Haskell is magic and it is not as difficult to program as you may think. You can be productive very early if you use a high-level library for your domain problem.
There are two programming levels in industrial Haskell: one in which programmers create Embedded Domain Specific Languages (EDSLs), and one in which programmers simply use the EDSLs without much concern about what is below. A mature and efficient development ecosystem needs both levels; you shouldn’t need to know about compiler theory to use a compiler.
This tutorial assumes that you have no knowledge of Haskell, but you are interested. You are probably following a basic course like learn you a Haskell, but you have no time and you need to be able to develop browser applications from the beginning.
So there is a lot of interest and effort put into using Haskell for the client side. Browser programming is probably the easiest and most casual way to enter the world of Haskell, and one of the most promising ways to enter into the industry. A program running in the browser can be distributed and executed in any place and on any device, without the need for anything else. A Haskell development environment that runs on the web is immediately accessible to anyone.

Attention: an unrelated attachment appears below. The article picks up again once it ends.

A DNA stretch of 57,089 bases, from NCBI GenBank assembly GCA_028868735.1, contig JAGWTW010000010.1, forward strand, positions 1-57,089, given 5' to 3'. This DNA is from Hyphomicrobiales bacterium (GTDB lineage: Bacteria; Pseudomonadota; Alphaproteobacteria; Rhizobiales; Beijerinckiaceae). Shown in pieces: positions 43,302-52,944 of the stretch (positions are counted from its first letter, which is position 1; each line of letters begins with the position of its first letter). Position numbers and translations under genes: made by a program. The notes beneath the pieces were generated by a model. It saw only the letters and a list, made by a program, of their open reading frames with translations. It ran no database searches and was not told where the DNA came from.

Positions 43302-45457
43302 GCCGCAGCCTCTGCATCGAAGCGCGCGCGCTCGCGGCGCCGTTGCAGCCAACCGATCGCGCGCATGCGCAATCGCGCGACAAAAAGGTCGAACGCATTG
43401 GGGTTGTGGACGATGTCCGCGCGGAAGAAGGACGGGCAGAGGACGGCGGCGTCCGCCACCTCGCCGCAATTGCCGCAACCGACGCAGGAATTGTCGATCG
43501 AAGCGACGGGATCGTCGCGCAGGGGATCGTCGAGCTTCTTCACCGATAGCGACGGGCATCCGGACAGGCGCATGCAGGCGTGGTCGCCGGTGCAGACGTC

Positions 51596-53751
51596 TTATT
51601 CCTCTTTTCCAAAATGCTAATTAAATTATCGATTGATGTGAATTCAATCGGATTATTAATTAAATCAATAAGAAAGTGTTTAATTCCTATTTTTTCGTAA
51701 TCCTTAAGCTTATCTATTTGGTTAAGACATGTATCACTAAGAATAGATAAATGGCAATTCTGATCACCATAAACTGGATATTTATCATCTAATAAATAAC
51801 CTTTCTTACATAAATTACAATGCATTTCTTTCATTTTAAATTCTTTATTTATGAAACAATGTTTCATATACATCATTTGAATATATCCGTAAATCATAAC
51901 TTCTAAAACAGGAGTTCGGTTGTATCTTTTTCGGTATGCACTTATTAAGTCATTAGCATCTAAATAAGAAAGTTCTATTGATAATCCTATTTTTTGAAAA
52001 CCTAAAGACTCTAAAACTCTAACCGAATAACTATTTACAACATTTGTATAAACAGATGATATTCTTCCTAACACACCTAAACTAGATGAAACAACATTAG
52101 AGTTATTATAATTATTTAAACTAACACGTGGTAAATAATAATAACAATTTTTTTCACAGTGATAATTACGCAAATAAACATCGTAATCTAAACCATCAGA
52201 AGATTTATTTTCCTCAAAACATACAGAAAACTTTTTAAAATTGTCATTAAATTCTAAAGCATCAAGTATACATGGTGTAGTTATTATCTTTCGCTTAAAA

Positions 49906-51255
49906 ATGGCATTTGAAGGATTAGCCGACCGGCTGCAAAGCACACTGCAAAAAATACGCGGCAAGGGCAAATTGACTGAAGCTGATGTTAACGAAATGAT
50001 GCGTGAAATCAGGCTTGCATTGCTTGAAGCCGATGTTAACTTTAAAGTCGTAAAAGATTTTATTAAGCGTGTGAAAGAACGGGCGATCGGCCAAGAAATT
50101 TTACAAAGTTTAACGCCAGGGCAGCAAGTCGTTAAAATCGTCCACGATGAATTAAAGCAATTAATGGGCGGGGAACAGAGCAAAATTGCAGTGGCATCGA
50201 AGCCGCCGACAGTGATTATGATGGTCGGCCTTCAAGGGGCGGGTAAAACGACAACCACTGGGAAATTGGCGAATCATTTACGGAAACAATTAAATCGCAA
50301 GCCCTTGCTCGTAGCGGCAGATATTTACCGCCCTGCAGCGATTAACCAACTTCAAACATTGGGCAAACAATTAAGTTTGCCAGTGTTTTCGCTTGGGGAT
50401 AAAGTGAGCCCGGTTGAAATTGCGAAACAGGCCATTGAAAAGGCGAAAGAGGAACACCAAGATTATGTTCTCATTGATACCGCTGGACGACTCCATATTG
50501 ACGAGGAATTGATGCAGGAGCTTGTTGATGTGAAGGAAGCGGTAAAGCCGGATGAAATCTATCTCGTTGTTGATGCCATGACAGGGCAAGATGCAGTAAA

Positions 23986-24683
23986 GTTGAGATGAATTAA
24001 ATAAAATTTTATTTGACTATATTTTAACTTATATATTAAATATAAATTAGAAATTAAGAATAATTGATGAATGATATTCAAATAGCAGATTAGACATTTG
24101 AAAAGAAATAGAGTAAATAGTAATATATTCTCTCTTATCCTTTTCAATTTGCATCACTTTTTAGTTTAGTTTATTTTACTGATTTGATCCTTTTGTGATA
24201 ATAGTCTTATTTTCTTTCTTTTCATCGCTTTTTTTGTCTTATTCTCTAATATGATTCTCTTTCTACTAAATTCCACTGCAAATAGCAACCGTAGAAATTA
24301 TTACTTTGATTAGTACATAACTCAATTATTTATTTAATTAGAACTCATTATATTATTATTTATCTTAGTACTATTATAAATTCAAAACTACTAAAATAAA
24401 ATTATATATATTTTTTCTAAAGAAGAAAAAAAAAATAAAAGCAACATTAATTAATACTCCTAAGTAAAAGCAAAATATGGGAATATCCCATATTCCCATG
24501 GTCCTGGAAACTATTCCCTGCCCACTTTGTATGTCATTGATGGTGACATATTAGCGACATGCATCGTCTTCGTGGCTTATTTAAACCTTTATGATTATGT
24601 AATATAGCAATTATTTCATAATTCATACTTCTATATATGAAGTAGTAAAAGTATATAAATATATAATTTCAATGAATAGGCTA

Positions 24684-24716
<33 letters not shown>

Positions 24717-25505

There are also a lot of programmers investing many hours of effort trying to overcome the main problems of client-side development:
- How to avoid the explosive complexity of the callback programming model.
- How to easily create dynamic layouts by taming the HTML DOM tree.
Haskell has a lot to contribute these issues. For example, the Haskell type system is the best tool for debugging, integration and factorization.
Integration and factorization in Haskell is like plugging connectors into appliances: you know that if the socket does not accept the plug, it is not in the right place or you need an adapter.
Writing Haskell is like sculpting in stone. Once the program compiles, it works; especially if the program is coded in a high-level EDSL.
When it comes to callback hell, the user can program imperative statements; Haskell will generate callbacks under the hood. That is what the hplayground library does. It also manages form inputs and events within this imperative-like style.
These events can perform modifications on the HTML DOM using a high-level library that makes writing new DOM elements on the fly as easy as writing plain HTML code. This is the work done by the perch library.
In this tutorial, we will use the Haste compiler plus some libraries that bring a high-level EDSL for the creation of client-side web applications. We will illustrate how to do it by creating a personal finance application.
The complete code and application is running at http://tryplayg.herokuapp.com/try/mybudget.hs/edit